Queens Crapper said...

"The Maspeth "waterfront" (giggle) does not have the potential residential desirability of the East River waterfront."

Of course it doesn't. It's highly polluted. Once that is cleaned up, it will also become residential. The land in LIC was once polluted, too. When developers run out of residential land, the city makes more for them.

Anonymous said...

That's exactly what happened in LIC...

Anonymous said...

Keep dreaming that Maspeth or Sunnyside are waterfront areas! You all are hilarious! A narrow stream cutting through some streets does not make a waterfront neighborhood.

Queens Crapper said...

More proof that you have no idea what you are talking about. It's not a narrow stream. It's hundreds of feet wide. There used to be shipyards there. Warships were built there.

Anonymous said...

Not only were ships like the Monitor built there, but oil tankers traveled in and out. (Hello? Exxon-Mobil spill....)

A "stream through a few streets"? You have to be kidding me.

Anonymous said...

It's about 250 to 350 feet wide in most places. That does not make a waterfront neighborhood! You all are delusional! Totally hilarious.

Also, people who live in the area do not call Sunnyside "Long Island City".

Anonymous said...

Long Island City was the incorporation of Astoria, Hunters Point, Sunnyside and a few other towns. What the yupsters refer to as LIC is actually Hunters Point.

As for Newtown Creek: 350 feet wide is pretty wide. And since it's water, the surrounding towns are on the waterfront. I really don't know why you are harping on this.

Anonymous said...

1. land on the edge of a body of water.
2. a part of a city or town on such land; wharf or dock section.

Sounds like all the towns mention qualify.

Anonymous said...

People who live in Astoria and Sunnyside do not call it Long Island City.

It is ridiculous to compare the East River waterfront of LIC to the "waterfront" of Maspeth and Sunnyside next to the sliver of Newtown Creek. To say that we should have an industrial zone in one of the most prime locations in the whole city - the LIC waterfront at the East River - because we have them off Newtown Creek in Maspeth is just laughable.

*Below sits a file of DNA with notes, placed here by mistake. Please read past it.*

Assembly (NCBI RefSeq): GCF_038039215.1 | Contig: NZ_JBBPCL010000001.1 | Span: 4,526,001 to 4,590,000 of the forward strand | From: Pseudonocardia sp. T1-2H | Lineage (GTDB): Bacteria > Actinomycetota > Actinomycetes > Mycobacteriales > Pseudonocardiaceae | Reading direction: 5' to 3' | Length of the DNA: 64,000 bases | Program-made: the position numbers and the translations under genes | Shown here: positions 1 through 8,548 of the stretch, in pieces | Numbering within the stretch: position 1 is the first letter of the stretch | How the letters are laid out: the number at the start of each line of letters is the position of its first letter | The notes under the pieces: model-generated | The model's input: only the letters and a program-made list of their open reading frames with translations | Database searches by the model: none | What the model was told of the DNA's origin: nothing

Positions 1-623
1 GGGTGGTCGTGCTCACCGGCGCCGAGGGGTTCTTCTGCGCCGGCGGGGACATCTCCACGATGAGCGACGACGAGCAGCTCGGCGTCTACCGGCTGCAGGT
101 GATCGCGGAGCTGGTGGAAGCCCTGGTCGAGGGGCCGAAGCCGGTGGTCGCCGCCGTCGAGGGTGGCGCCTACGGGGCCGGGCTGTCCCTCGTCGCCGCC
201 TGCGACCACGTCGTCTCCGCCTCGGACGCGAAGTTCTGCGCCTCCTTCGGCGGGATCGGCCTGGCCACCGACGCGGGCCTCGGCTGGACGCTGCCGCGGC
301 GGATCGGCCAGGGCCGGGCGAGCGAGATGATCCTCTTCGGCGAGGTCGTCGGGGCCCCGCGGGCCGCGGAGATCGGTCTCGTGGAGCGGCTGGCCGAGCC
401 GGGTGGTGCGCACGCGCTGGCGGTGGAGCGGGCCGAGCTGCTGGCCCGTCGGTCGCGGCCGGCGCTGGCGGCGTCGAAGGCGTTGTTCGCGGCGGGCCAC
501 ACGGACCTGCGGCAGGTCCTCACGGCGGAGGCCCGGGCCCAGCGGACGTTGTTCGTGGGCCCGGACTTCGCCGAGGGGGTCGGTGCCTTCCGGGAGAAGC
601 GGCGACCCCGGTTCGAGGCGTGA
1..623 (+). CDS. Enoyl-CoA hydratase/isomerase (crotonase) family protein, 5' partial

Anonymous said...

Long Island City

Anonymous said...

Access to freight rails, waterways and highways is the reason LIC should have remained a mixed use community, not "just because Maspeth and Sunnyside have them."

What was built in LIC is utter crap anyway.

Lino said...

Newtown Creek? At it's widest it is barely a city block. It is a dreary little pit and developers will have to get -really- desperate before it is considered anything more than an illegal sewer.

Comparing that to the east river is just nuts.

As for those old factories in LIC, look at the Eagle plants I was by there this morning, most of that space is vacant.

Those old buildings down at/near the water are also mostly empty or used for -very- small scale employment.

Fifteen years ago my group had invested in a restaurant along Vernon Blvd. The area was a ghost town mostly boarded up...the business failed just as we knew it would (not my decision)Then came the dreaded "tower people" and the area is now showing real signs of life.

Fact is that high density residences offer much more opportunity for area employment then defunct relics of an era that won't be coming back.

Note: i am NOT saying that -residential- areas should not be protected against out of scale development and am NO fan of developers or landlords but, there are huge areas of LIC that have been all but discarded. I have been going out to LIC since late 1990 (almost 19 years) I have seen these buildings slowly empty out, this is becoming a moot point.

Queens Crapper said...

"or used for -very- small scale employment."

And? Are you against small businesses? Especially having been a small business owner yourself? Why do you have to be a developer or super rich to be considered "entitled" to own on the East River waterfront?